The dinner table traditionally is a comfort zone in which we not only share stories but also learn about ourselves and each other. The "Comfort Food" program by Tulane University medical students, which received a $5,000 Helping Hands grant from the American Psychiatric Foundation and support from chef John Besh, models itself after this notion.
The program, designed by students Jamie Elson and Daniella Miller, pairs cooking with counseling by giving adolescents suffering from post-traumatic stress disorder and depression the chance to share their stories in the kitchen and at the table.
Watch medical students discuss the "Comfort Food" program while teens make jambalaya with Chef John Besh in this video produced by Brandon Meginley.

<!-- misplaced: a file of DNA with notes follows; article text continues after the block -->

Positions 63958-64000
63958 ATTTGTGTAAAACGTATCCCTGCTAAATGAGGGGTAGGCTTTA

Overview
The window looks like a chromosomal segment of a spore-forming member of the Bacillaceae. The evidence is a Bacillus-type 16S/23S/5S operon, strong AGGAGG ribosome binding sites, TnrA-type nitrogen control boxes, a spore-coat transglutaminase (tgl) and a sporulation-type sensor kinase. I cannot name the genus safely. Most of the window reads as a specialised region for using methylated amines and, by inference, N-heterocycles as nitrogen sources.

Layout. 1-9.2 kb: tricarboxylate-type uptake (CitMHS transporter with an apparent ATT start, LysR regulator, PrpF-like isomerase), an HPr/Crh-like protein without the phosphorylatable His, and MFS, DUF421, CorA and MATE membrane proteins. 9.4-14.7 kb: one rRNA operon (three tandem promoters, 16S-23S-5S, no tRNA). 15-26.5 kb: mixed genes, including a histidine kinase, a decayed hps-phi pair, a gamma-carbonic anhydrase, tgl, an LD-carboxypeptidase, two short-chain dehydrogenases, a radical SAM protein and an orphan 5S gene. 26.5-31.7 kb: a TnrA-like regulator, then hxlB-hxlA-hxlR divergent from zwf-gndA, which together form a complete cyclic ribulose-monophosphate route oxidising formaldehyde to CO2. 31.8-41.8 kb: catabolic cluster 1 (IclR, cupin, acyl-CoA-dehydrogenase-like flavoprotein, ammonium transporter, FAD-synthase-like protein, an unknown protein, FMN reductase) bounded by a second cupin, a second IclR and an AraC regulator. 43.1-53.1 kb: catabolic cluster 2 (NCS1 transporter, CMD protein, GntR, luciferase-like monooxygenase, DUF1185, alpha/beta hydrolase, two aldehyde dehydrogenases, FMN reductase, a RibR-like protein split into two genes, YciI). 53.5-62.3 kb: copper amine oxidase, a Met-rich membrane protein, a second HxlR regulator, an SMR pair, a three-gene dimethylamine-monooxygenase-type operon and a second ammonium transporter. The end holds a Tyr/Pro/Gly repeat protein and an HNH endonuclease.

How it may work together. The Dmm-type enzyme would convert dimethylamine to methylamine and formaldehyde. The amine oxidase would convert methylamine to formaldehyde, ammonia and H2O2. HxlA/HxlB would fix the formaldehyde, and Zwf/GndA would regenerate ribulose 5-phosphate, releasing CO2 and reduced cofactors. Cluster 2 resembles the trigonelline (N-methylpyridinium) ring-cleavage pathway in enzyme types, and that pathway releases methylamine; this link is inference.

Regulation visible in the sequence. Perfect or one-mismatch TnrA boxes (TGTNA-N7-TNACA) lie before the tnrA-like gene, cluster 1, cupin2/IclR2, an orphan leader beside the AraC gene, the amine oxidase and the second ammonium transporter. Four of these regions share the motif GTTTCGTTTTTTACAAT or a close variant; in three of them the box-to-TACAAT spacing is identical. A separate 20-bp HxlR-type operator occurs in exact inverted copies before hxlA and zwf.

"A lot of these kids have been exposed to murders, family members who have left them as young children, the drug world and a violent atmosphere," Miller says.
Besh, a renowned New Orleans chef and owner of six Crescent City restaurants, helped the teens from Walter L. Cohen Senior High School create an enormous pot of jambalaya in early December. The program began in September and will continue until May 2010.
"We hope that [the students] find an interest and a passion for cooking, because it can be a lifelong way of coping with depression, anxiety and post-traumatic stress," Elson says.
Brandon Meginley is a senior majoring in journalism at Tulane University.